Wednesday, December 20, 2006

… as in olden days



Mrs. Z and I (well, Mrs. Z mostly) put up our Christmas tree Sunday night. I’ll give those of you who know us fairly well a moment to recover.

You see, we haven’t always been the most festive observers of the Yuletide season. It probably started 12 years ago, when my father passed away suddenly a month before Christmas. The next two years, I was saddled with major illnesses around the holidays. After that … well, we were out of practice.

Now don’t get me wrong, we always celebrate Christmas and are happy to do so. It’s just that we don’t generally have a month-long run-up of THE CHRISTMAS SPIRIT. Last year, that started to change when Mrs. Z and I started a new Christmas Eve tradition, the Downtown Dash. (You can read all about that here.)
But this year, we both got a full dose of THE CHRISTMAS SPIRIT – and early. A large amount of the credit has to go to this lovely lady, who not only shared with us her exuberance for the holidays, but was a real inspiration for our renovating "The Pit." With a clean and organized apartment, we were able to purchase a new Christmas tree and give it a wonderful home where the coffee table normally sits.

By the time it was set up – with its white lights, silver-bell garland, red ribbons, silver ball ornaments, candy canes and a few-sizes-too-large, tree-topping star, I could only stare at it slack-jawed and murmur “It’s beautiful” repeatedly. It really is. And it was in that moment that I realized THE CHRISTMAS SPIRIT had just swept over me like a wave in which I didn’t mind drowning.

While this glorious tree has had a lot to do with it, my joy this Christmastime has as much to do with being surrounded by and closer to those I love — perhaps more than ever before. This year has brought a lot of turmoil, but overcoming such strife has left me with a feeling of gratitude I could never have had if the 2006 had gone smoothly.

As I sit bathed in the surprisingly bright glow of the Christmas tree, I can feel its white light pouring into my heart. And it seems to be offering itself as a candle I can hold out before me to light the way in the coming year. I reach out to take the hands of those who love me and invite them to walk with me.

This glow, this light, this SPIRIT … I offer it to you, dear readers. Take some of it to light your way. Let’s walk together, if only for a little while.

Merry Christmas.

Friday, December 15, 2006

I dare you not to smile

Just when you think it can't get any better, the counter hits 1:09.

Friday, December 08, 2006

A bit of music fanboyishness

I just sent this off to Lindsey Buckingham.

Lindsey:

I hardly ever write fan mail, but I just wanted to drop you a note and thank you for your music. I had been aware of your music (and that of Fleetwood Mac) for many, many years, but I only really started to listen to it in the last five years. During that time, my admiration for your songwriting, instrumental craftsmanship and passionate singing has grown exponentially.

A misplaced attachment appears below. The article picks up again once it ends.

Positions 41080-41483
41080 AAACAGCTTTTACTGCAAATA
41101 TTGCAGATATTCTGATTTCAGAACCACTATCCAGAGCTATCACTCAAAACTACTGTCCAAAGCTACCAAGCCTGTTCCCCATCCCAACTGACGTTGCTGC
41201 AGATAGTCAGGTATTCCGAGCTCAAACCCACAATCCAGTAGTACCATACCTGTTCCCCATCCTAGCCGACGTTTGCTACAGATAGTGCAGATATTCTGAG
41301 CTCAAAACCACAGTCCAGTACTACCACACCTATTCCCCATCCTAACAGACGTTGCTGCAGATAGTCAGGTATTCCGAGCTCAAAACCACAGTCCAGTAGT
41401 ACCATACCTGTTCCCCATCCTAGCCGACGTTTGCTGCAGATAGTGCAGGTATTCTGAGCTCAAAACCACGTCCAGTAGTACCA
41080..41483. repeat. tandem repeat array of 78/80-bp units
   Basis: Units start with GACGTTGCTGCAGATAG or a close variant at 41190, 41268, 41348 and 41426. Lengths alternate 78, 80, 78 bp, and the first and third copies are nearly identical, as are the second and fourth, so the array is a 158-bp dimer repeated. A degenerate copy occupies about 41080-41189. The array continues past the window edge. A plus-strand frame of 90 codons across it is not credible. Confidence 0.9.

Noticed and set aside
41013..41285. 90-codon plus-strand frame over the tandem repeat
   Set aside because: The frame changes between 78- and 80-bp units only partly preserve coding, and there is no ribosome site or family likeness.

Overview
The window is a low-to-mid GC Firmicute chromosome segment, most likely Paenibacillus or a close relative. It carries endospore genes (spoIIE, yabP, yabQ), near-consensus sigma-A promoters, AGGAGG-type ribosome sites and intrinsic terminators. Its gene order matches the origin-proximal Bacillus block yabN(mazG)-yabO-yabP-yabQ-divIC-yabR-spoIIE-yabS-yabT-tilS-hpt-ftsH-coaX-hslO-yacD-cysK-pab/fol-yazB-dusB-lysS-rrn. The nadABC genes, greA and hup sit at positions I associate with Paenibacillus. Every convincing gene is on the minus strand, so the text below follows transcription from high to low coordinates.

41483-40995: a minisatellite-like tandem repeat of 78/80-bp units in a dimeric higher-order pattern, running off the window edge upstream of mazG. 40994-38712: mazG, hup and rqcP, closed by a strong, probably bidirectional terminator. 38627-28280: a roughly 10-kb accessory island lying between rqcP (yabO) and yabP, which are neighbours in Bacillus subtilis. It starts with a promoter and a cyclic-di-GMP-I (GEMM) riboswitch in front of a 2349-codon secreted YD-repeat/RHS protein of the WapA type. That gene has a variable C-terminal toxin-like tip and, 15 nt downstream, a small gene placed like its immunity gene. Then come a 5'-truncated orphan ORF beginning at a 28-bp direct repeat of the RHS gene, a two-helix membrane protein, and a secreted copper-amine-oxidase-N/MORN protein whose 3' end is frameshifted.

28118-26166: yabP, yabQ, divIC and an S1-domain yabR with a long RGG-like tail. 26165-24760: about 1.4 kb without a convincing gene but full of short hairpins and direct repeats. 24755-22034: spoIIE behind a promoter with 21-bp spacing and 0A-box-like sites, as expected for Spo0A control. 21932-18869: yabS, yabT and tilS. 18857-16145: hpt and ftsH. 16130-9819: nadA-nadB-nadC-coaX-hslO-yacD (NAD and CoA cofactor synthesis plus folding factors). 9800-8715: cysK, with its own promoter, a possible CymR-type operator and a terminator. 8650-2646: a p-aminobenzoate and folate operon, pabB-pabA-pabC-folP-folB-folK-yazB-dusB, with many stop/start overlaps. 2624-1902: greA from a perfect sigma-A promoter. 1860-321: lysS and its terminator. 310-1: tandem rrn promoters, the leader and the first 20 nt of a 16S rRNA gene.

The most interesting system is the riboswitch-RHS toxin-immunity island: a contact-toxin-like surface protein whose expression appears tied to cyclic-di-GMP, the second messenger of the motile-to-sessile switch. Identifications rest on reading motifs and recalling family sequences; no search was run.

Then, last night, I watched your CMT "Crossroads" special with Little Big Town and was reminded anew how you pour yourself into your music more than any other artist I know. And I thought about one of my biggest regrets: how I wish I could have become a devoted fan of yours while my father was still alive (he passed away in 1994). Dad was a great guitarist and soaked up the work of other fantastic guitar players, and I am convinced he would have been as big a Lindsey Buckingham fanatic as I have become. Indeed, I think of my father often when I listen to your music. And that's just another reason to love your work.

So that's why I'm writing: to tell you how much your music has touched me and to thank you for it. I'm glad your latest work is getting good recognition, and I wish you the best as your career continues.

Stephen Sykes
Springfield, IL


If you want some prime examples of why I'm gushing, check out "Under the Skin" or "Out of the Cradle."

Tuesday, December 05, 2006

Extra crispy legislation: government moves to save us from ourselves



It was barely more than a “News of the Weird” item when word began circulating that New York City was considering outlawing the use of trans fats in its restaurants. How would the archetypical NYC cop survive without donuts, one of the most egregious trans-fat transgressors? And we chuckled.

Today, the trans-fat ruling is the lead item on many online news services.

‘The Board of Health voted Tuesday to make New York the nation’s first city to ban artery-clogging artificial trans fats at restaurants — from the corner pizzeria to high-end bakeries,” states MSNBC.com. “Restaurants will be barred from using most frying oils containing artificial trans fats by July and will have to eliminate the artificial trans fats from all of their foods by July 2008.”

The ban is not New York’s first foray into aggressive health promotion. The city was one of the first to enact a comprehensive public smoking ban — a legislative trend which only recently reached my hometown of “Springpatch,” Ill. So within three years, NYC has moved to clear its residents’ lungs and its arteries.

Here’s the $64,000 question. Many of us are, at best, offended, and at worst, frightened, when a government tries to tell us what is immoral or obscene (see gay marriage or Nipplegate). But what will the volume of the outcry be as government begins to legislate health more and more? Readers?

Monday, December 04, 2006

Slingin' and swingin'

You Are Spider-Man

Quick and agile, you have killer instincts (literally).
And that kind of makes up for the whole creepy spider thing.
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